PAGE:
Learning occurs in meaningful situations and is tied to cooperation and interaction, which teacher education needs to emphasize in all teacher preparation programs. Furthermore, communication in the information era is built largely on multimodal languages such as symbols and images, which teacher education also must pay attention to. But still the written word is fundamental in communication and therefore needs to be in focus in teacher education. For that reason, parallel to knowledge about sociocultural approaches on learning and development and multimodality in the literacy area, teacher students need basic knowledge about children’s reading and writing development. Such knowledge is essential for the teacher to be able to accurately identify where each student is in her or his reading and writing processes in order to be able to respond to and support her or his literacy development. In the literacy area there are skills that children need to learn by practicing on their own. In reading for example, such items are decoding, reading fluency, and reading comprehension. This means that teacher education students also need to possess the theoretical knowledge of literacy instruction. Thus teachers’ knowledge of reading and writing development is an important foundation for sustainable reading and writing instruction. The purpose of this study was to investigate whether teacher education should increase teacher education students’ opportunities to provide sustainable reading and writing instruction. The present study, with a teacher knowledge survey (TKS) completed by 269 Swedish teachers in primary school grades 1-3, indicated that a large part of them lack understanding of children’s written language development as well as of reading and writing instruction. For the reading and writing instruction to be sustainable, the conclusion is that teacher education should focus more on basic elements in reading and writing development, of course without forgetting the benefits of cooperative and multimodal learning. Limitations of the study are that the data only shows teachers’ knowledge but not how they use it in practice. Nor is there any data about teachers’ attitudes and knowledge of socio-cultural perspectives on learning or of multimodal learning.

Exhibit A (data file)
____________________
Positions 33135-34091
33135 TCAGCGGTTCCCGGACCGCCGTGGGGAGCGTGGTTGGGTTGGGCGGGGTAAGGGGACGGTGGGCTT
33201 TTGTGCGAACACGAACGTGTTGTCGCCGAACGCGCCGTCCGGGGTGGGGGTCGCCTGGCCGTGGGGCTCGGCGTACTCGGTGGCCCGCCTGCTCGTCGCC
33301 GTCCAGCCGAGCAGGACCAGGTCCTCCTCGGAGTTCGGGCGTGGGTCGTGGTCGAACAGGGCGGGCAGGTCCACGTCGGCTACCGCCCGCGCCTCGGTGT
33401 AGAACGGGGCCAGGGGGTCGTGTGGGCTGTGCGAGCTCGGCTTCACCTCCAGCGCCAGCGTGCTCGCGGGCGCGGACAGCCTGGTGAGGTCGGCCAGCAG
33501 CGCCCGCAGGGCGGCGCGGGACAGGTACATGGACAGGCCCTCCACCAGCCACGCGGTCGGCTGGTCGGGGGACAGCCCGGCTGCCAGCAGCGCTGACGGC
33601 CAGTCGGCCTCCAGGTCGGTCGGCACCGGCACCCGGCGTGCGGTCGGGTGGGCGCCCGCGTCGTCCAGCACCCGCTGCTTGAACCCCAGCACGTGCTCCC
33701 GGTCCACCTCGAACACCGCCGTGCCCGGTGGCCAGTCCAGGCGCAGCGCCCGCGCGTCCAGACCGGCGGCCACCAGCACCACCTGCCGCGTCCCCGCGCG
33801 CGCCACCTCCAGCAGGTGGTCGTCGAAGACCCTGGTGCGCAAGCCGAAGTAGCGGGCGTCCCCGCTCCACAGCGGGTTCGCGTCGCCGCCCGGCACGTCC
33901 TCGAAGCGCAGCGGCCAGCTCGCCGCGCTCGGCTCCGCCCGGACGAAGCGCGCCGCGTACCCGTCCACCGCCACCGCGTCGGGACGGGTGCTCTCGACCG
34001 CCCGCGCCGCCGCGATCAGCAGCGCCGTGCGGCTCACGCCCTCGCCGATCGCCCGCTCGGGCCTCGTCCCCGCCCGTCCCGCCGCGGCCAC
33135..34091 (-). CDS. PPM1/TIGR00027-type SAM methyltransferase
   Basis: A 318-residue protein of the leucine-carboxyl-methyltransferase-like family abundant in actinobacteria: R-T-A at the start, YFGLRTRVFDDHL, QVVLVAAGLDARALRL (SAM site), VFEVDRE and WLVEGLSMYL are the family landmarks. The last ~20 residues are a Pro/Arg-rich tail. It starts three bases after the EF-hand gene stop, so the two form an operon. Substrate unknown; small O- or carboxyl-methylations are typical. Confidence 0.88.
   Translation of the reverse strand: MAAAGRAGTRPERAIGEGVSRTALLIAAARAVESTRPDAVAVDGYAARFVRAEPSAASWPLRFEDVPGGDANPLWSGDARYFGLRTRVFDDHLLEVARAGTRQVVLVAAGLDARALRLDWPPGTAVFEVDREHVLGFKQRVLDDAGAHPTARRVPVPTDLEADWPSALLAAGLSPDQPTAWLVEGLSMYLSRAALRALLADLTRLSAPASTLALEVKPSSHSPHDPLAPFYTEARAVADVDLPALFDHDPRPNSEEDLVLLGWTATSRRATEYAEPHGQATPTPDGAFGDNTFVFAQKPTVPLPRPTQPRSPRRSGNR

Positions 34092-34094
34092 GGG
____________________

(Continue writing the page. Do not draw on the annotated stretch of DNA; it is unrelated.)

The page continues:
|Keywords:||Reading and Writing Instruction, Teacher Education, Teacher Knowledge|
PhD, Senior Lecturer in Educational Work, School of Education and Humanities, Högskolan Dalarna (Dalarna College University), Falun, Sweden